Am I missing anything? I keep hearing "LOTRO is based on the books" and noticed that the licensing comes from movie rights
    The licensing comes from merchandising rights, which includes movies, PnP rpgs, card games, pewter figurines, etc. etc.

  12. #12
    Quote Originally Posted by Legolose104 View Post
    The Ettenmoors was also mentioned in the Movie

    "Trolls from the Ettenmoors" was Gandalf's quote.
    And my first thought was: please not another open world-PvM thread *giggle* (no offense meant).

    And when the elf cavalry swooped down on the orcs my thoughts went: Yay, mounted combat in Eriador!

  13. #13
    The Lone Lands refers to all the area of Eriador east of Bree up to Rivendell. It's not a name for all of Eriador, as the Shire and Bree are in Eriador themselves. In game, Turbine condensed the area.
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  14. #14
    Quote Originally Posted by josh13333 View Post
    The Lone Lands refers to all the area of Eriador east of Bree up to Rivendell. It's not a name for all of Eriador, as the Shire and Bree are in Eriador themselves. In game, Turbine condensed the area.
    The problem is the name Eriador itself. Tolkien provided two etymologies for the name, one derived from Sindarin, the other from Nandorin/Silvan. But the meaning is the same: Lonely Land.
    So though conjecture, it is not unreasonable to see the two terms as being related. One perhaps used by non-inhabitants to describe the entirety of the region which was sparsely populated after the Fall of Arthedain, the other by inhabitants who would restrict the terms to those areas of Eriador which had no settlements. This conjecture does gain some support considering that the two uses of the term "Lone-lands" did not appear in initial versions of the Hobbit, but were added to revisions made after the publication of the Lord of the Rings where the term Eriador was firmly established.

    So it is admittedly contentious to say the two terms are identical. But is it highly unlikely that there is not a relationship between the two.

  15. #15
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    Quote Originally Posted by Tolkien Gateway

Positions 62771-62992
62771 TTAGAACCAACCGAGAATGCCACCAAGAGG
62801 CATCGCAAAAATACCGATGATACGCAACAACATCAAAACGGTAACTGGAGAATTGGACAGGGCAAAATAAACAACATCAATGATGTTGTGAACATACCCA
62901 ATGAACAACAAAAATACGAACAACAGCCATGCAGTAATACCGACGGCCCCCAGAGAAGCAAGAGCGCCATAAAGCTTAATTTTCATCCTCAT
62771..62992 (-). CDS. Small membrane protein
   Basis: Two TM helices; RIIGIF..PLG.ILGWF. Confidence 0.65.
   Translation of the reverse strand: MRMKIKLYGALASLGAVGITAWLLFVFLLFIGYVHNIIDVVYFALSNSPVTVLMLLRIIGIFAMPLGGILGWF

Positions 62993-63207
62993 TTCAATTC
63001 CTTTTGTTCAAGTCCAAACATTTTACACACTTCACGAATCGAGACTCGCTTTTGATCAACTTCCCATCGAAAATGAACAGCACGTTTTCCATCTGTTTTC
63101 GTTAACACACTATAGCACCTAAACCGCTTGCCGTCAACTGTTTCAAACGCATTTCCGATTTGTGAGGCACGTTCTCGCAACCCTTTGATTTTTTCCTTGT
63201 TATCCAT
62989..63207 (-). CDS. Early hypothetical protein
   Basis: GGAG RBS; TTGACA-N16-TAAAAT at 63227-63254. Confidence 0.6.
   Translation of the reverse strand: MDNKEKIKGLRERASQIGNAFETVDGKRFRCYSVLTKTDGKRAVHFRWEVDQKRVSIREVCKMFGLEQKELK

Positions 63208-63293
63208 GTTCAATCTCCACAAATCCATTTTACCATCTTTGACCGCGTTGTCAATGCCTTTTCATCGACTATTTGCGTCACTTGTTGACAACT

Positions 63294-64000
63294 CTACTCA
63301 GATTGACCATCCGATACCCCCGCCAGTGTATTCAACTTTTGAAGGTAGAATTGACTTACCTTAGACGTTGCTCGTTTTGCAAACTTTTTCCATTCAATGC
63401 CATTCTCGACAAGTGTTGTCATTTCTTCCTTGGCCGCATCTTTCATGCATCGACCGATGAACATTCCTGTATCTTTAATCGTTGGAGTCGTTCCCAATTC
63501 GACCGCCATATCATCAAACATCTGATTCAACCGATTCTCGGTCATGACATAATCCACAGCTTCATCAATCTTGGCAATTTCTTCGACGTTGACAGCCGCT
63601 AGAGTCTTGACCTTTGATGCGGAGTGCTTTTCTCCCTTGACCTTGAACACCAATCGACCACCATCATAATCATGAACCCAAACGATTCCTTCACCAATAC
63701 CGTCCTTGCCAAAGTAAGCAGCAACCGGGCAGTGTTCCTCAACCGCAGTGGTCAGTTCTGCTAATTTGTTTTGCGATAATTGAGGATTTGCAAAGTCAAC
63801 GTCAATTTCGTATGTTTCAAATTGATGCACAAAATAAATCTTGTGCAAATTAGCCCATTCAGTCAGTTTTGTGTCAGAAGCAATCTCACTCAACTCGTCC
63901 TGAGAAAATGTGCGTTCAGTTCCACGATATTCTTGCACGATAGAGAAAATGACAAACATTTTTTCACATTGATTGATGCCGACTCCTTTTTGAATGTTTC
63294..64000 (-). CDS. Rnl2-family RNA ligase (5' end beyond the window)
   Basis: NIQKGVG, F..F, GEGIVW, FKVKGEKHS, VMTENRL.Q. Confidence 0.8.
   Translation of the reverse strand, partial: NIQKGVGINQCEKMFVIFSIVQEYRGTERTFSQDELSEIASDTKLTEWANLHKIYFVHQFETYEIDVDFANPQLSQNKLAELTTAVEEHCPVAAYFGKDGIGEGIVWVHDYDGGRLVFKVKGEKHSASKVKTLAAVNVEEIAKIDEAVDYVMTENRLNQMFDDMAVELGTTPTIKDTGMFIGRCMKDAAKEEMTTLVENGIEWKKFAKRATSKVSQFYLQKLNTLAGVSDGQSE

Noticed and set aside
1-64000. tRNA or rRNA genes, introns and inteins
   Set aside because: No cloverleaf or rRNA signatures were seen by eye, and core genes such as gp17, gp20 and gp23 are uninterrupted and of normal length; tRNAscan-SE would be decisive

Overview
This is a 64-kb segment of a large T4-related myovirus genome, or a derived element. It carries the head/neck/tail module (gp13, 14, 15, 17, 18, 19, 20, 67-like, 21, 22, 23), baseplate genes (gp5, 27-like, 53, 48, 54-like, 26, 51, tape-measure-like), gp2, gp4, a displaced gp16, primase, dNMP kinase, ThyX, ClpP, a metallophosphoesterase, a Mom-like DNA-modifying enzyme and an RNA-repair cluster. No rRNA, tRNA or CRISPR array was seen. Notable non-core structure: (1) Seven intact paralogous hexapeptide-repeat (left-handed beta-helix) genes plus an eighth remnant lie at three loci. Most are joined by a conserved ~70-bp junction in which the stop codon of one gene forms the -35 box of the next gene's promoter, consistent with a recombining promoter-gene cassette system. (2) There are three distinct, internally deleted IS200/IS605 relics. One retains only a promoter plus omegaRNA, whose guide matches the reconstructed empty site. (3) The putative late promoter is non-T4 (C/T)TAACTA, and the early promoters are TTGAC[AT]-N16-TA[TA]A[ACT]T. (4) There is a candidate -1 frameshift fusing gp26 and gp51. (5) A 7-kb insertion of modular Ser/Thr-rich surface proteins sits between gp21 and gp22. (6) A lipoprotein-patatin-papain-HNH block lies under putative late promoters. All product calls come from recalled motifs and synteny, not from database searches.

It is a subject of some debate whether the Lone-lands and Eriador are one and the same. Etymologies given for Eriador certainly suggest such a thing. The two mentions of "Lone-lands" were not added until the revised, 1966 edition of The Hobbit, well after the introduction of the word "Eriador" in The Fellowship of the Ring. As the latter was spoken by Aragorn, who would know the Sindarin name, and the former by Bilbo, who would not (yet) know the "foreign" name, it is not inconceivable that they refer to the same land.
    Source.

    Also, don't forget the Forsaken Inn was also mentioned in the FotR (Aragorn: "none have measured the road between Rivendell and the Forsaken Inn, a day's ride east of Bree.")

    PS: Champion of the Lone-lands = Champion of Eriador, in case you haven't thought of that already
    Don't forget to show off in front of your lvl 25 fellowship members saying "hey guys I got champion eriador title already"!
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  16. #16
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    Quote Originally Posted by Ceredig View Post
    The licensing comes from merchandising rights, which includes movies, PnP rpgs, card games, pewter figurines, etc. etc.
    Ouch. While the professor may have had a point about the unfilmability of Middle Earth (Vernor Vinge wrote a story about it, and this was long before Star Wars and ILM showed everybody what special effects could do), the merchandising was always worth something.